About The Florence Henry Memorial Chapel

 About The Florence
Henry Memorial Chapel


The Florence Henry Memorial Chapel has stood in The Highlands since 1910. Florence Henry, "Flollie," as she was called, was born in 1886 in Minneapolis to Susan and Horace Henry. Flollie was the youngest of their four children, and the only girl.

Horace Henry came to Seattle, initially, to build a belt line for the Northern Pacific Railroad. Horace did not intend to make Seattle his home, but soon after he arrived, it became apparent that Seattle had a future for an ambitious entrepreneur.

A few years later, while attending school in Massachusetts, Flollie fell acutely ill. Her father left immediately for the East Coast, but arrived too late. Flollie had died of appendicitis.

Returning to Seattle, Horace Henry buried himself in his work. In 1905, Horace Henry was one of the original Seattle Golf and Country Club members who considered turning the extra land at the new club site into a residential subdivision.

Horace selected what he considered to be the ideal spot to build a chapel to be dedicated to his daughter and hired W. Marberry Somerville, a local young architect, to design the simple Scottish chapel. Today Florence’s portrait is directly to the left as one walks in the door.

In 1911, C.D. Stimson donated the Kimbell pipe organ and the chapel was ready for use. Through the years additions were made to the building by Highland members and parishioners. Paul Henry donated the first stained glass window in 1928 in memory of his wife. It is a copy of “The Light of the World” by Holman Hunt. This was the first of the memorial windows in the chapel. The other stained glass windows were designed by glass artist Charles J. Connick. His work can be seen in St. Patrick’s Cathedral and in the Rose Window in the Cathedral of St. John the Divine. These windows bear the names of Kerry, Stimson, Bullitt, and Stewart family members. The Gowan chimes were donated by a group of members inspired by Mrs. A. S. Kerry after her visit to the Croyden Bell Factory in England. The chimes were installed for their first service in 1929 and dedicated to a beloved minister to the community. The largest bell bears the inscription in raised bronze “To the Glory of God and in loving appreciation of the ministrations of Dr. Herbert H. Gowan.”


Horace Henry’s gift of the Italian marble relief of “Leonardo’s Last Supper” in the altar area was purchased from the Alaska Yukon Pacific Exposition in 1909. The painting over the altar, “Christ Entering Jerusalem,” was donated in 1938 by the Horace and L. C. Henry families.

The generosity to the chapel continues until today. The needlepoint cushions on the kneeling benches were made by members of The Highlands in the 1970s. Recent memorials include the communion silver for Anne Flohr, the flowering cherry for Mary Ryan, the bird bath for Glen Kerry Trimble and the altar frontal for Ann Webb. The silver altar candle holders are from Mary and John Ryan, parishioners of the chapel. The latest addition of a renovated and expanded patio terrace was named after Lucius Andrew III for his dedication and stewardship of the Chapel during his over 40 years of residence in the community.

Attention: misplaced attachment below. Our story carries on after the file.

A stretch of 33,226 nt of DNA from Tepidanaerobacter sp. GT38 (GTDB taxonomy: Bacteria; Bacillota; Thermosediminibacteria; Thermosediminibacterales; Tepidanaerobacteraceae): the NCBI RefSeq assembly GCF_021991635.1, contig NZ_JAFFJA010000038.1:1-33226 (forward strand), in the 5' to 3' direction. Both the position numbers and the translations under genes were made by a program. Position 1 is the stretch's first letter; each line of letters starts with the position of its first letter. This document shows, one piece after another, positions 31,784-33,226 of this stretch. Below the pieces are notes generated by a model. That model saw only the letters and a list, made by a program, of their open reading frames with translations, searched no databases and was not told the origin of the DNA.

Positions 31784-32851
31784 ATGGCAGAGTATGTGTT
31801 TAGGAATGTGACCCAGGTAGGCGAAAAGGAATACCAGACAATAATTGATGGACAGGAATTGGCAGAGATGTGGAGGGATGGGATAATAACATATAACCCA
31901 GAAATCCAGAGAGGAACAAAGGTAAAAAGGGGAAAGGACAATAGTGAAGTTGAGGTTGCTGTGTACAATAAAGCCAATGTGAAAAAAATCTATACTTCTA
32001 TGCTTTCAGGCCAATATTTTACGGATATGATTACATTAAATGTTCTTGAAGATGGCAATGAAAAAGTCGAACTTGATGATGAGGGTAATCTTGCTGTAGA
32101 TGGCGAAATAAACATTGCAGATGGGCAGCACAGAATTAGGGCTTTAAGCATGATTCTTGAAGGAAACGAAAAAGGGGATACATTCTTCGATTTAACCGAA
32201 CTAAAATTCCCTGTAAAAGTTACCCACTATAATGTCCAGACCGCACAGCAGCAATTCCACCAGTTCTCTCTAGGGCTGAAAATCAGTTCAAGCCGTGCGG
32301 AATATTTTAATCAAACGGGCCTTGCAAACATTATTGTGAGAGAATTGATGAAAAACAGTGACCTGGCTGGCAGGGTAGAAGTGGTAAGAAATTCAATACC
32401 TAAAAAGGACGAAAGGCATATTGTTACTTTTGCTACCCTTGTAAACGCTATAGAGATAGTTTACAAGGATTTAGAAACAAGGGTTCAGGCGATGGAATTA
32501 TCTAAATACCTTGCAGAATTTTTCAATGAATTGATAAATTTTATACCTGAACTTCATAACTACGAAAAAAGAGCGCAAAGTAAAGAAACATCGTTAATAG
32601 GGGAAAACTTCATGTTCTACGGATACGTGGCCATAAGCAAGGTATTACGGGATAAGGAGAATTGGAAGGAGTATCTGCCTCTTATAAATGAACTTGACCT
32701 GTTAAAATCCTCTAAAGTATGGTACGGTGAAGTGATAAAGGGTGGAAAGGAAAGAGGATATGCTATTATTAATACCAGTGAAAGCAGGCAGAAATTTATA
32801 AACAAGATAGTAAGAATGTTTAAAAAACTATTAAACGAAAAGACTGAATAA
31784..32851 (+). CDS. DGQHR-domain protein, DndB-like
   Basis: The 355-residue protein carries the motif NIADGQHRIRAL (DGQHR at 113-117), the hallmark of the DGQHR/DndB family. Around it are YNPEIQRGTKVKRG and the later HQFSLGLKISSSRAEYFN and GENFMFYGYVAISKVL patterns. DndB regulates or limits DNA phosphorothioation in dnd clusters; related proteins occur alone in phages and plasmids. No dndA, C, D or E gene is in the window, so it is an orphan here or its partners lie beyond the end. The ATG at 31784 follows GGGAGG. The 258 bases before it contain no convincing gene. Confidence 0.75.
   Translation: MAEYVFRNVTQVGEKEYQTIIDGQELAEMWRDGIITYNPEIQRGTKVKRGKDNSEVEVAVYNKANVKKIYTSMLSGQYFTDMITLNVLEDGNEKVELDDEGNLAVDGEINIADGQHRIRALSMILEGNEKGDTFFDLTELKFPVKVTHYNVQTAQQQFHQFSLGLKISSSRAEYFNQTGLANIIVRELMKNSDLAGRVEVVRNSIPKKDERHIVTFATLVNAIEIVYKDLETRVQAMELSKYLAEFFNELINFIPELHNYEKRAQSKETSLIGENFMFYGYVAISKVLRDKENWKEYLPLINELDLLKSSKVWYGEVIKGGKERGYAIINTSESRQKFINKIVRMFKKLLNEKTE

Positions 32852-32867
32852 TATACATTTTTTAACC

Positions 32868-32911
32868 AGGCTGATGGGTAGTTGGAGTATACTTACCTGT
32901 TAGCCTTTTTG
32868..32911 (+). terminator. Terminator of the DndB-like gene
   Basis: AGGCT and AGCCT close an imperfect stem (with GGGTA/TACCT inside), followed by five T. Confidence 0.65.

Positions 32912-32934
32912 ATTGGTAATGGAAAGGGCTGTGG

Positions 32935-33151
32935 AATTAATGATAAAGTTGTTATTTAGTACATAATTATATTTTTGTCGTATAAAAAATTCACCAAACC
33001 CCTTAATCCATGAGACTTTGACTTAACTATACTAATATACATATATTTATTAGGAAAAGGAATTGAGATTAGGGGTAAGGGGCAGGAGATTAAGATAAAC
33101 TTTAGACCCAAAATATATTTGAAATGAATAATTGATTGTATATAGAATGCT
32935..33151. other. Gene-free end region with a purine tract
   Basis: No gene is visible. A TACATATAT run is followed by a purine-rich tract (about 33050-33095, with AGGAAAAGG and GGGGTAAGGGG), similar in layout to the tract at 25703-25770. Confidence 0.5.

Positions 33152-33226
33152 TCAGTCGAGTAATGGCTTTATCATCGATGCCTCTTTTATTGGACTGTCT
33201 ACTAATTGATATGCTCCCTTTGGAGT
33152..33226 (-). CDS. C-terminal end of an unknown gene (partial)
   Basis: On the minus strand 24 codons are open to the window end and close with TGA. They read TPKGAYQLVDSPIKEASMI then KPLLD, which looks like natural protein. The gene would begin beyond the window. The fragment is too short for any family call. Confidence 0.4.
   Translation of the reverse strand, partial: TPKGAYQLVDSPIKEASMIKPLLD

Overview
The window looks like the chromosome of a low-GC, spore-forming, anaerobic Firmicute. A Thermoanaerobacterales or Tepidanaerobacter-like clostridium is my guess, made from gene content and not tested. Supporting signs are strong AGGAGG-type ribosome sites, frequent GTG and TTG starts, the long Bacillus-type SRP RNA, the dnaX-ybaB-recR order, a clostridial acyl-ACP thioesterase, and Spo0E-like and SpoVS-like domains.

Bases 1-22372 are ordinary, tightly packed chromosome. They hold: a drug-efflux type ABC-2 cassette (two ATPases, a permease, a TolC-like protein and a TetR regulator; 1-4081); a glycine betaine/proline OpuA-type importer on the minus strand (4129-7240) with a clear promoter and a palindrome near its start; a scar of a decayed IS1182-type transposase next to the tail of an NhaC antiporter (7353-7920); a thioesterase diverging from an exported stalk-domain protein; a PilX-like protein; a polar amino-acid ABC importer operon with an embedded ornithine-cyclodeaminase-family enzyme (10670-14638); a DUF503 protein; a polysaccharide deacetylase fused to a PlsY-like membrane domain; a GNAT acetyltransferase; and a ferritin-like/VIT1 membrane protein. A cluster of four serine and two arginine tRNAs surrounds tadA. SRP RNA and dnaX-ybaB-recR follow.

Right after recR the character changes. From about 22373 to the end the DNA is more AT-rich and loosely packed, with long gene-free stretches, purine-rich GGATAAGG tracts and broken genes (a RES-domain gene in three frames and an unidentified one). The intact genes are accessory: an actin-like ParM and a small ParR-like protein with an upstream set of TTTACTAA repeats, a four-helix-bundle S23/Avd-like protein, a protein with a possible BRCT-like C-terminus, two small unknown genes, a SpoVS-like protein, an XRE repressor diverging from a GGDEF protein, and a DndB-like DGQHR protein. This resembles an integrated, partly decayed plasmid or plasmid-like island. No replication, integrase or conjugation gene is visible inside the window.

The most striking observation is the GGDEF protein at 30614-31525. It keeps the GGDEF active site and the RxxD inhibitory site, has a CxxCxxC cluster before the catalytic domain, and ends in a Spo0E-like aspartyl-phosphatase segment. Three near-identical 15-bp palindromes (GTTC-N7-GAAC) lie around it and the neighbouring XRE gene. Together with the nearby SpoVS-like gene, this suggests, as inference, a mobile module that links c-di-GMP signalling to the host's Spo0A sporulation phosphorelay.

Through the years, the chapel was used on a regular basis, but did not have a full-time minister until 1949. At that time it affiliated with the Episcopal Diocese of Olympia, but is still owned by The Highlands, Inc.St. Dunstan’s Parish held weekly services from 1949 until 2015.In the intervening years the congregation grew so large that they built a new church a few blocks outside The Highlands though continued services at both locations until 2015.St. Dunstan's Churchholds annual Evensong services at the Henry Memorial Chapel in January, April, June and November and a Christmas Eve service that is well attended.

Dedicated for the use of The Highlands as a non-sectarian church, it may be used by any member of The Highlands, regardless of denomination, any member of the Highlands Parish, which includes St. Dunstan’s Episcopal Church, or any descendant of the Henry family, for wedding, burial or baptismal services.

In recent years the chapel has been used for neighbor sponsored events. The annual “Lessons and Carols Service,” introduced by Mr. and Mrs. Van der Vorm in 1993, has become a tradition. Dr. Richard Rotter has organized musical recitals to benefit the chapel fund that have now evolved into the world class Highlands Concert Series.

Though he never lived in The Highlands, Horace Henry's memorial to his daughter continues to benefit all who worship there.

The Florence Henry Memorial Chapel is a 501(c)3 non-profit governed by a Board and managed by the Chapel Committee. The chairpersons are custodians of the chapel and are responsible for the facilitating of all services held there. If you have questions or would like inquire about scheduling a private service, please use the inquiry form below for more information.

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